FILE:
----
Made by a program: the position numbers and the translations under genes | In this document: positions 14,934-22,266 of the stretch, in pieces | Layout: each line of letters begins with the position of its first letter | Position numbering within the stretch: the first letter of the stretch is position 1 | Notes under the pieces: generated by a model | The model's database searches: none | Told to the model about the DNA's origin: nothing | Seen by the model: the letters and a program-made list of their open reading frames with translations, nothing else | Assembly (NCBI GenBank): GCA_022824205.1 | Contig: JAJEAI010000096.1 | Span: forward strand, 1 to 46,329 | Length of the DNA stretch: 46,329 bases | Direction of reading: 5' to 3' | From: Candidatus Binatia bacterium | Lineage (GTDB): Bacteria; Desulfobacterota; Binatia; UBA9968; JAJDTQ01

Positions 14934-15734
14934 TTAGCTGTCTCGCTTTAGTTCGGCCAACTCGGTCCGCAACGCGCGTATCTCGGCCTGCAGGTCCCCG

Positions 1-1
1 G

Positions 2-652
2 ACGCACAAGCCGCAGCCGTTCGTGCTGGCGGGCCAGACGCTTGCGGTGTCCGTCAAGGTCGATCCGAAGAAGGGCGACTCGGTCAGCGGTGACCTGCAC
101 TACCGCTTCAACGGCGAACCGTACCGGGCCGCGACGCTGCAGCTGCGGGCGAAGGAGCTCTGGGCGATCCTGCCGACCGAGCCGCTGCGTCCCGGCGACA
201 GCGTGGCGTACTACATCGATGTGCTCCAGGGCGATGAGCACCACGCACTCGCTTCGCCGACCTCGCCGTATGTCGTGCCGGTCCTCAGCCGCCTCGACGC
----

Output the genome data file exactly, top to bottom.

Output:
Made by a program: the position numbers and the translations under genes | In this document: positions 14,934-22,266 of the stretch, in pieces | Layout: each line of letters begins with the position of its first letter | Position numbering within the stretch: the first letter of the stretch is position 1 | Notes under the pieces: generated by a model | The model's database searches: none | Told to the model about the DNA's origin: nothing | Seen by the model: the letters and a program-made list of their open reading frames with translations, nothing else | Assembly (NCBI GenBank): GCA_022824205.1 | Contig: JAJEAI010000096.1 | Span: forward strand, 1 to 46,329 | Length of the DNA stretch: 46,329 bases | Direction of reading: 5' to 3' | From: Candidatus Binatia bacterium | Lineage (GTDB): Bacteria; Desulfobacterota; Binatia; UBA9968; JAJDTQ01

Positions 14934-15734
14934 TTAGCTGTCTCGCTTTAGTTCGGCCAACTCGGTCCGCAACGCGCGTATCTCGGCCTGCAGGTCCCCG

Positions 1-1
1 G

Positions 2-652
2 ACGCACAAGCCGCAGCCGTTCGTGCTGGCGGGCCAGACGCTTGCGGTGTCCGTCAAGGTCGATCCGAAGAAGGGCGACTCGGTCAGCGGTGACCTGCAC
101 TACCGCTTCAACGGCGAACCGTACCGGGCCGCGACGCTGCAGCTGCGGGCGAAGGAGCTCTGGGCGATCCTGCCGACCGAGCCGCTGCGTCCCGGCGACA
201 GCGTGGCGTACTACATCGATGTGCTCCAGGGCGATGAGCACCACGCACTCGCTTCGCCGACCTCGCCGTATGTCGTGCCGGTCCTCAGCCGCCTCGACGC